Patient outcomes and satisfaction with care following palliative care consultationJournal of Hospice and Palliative Nursing (2013)
Palliative care incorporating pain management, transitional care planning, and coordination of care as patients move between sites or levels of care can improve patient outcomes and patient satisfaction. This descriptive study explored patient outcomes and satisfaction with palliative care consultations provided by nurse practitioners to patients 60 years or older seen in acute care, skilled nursing facilities, assisted-living facilities, or their own homes. A modified FAMCARE Scale survey measured satisfaction, and a chart audit of 100 initial consults identified documented site of care, diagnosis, pain assessment, recommendations for pain management, advanced care planning, and transitional care planning. Sixty-five percent of the patients reported pain, with most having a diagnosis of cancer, but 57% of these patients had negative intervening events that interfered with pain management. Transitional care was provided for 75% of the patients. Outcomes of the survey included a high rate of satisfaction with care and comfort achievement. This quality improvement study provides an example of palliative care provided by nurse practitioners for a fragile population of older adults as they move between sites or levels of care. Further research should be done studying similar populations upstream and over extended periods.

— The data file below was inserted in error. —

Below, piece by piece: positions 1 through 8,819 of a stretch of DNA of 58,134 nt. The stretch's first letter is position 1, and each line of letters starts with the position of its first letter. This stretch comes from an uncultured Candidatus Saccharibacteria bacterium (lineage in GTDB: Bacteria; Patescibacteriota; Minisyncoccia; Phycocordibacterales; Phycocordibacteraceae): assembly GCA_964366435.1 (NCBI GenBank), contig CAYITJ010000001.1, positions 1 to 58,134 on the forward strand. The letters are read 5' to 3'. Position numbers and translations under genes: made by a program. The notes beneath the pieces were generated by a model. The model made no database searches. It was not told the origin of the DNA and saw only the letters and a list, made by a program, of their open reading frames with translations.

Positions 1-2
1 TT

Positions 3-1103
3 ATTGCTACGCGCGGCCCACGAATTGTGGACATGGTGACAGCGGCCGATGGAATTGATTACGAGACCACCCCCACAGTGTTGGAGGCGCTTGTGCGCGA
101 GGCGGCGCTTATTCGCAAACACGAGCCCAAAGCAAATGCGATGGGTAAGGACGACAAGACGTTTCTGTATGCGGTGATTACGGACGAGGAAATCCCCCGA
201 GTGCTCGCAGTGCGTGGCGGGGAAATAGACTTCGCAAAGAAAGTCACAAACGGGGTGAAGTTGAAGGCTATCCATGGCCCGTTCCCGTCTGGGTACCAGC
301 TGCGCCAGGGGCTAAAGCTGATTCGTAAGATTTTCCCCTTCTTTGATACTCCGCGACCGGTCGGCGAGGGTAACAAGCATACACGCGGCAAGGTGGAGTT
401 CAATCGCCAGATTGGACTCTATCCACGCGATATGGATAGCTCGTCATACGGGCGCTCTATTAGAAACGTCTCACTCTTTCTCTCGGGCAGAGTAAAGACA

- palliative care
Citation InformationRuth Remington, S. M. Parker, A. Nannini and M. Cifuentes. "Patient outcomes and satisfaction with care following palliative care consultation" Journal of Hospice and Palliative Nursing Vol. 15 Iss. 4 (2013) p. 225 - 232
Available at: http://works.bepress.com/ruth_remington/34/
Creative Commons license
This work is licensed under a Creative Commons CC_BY-NC-ND International License.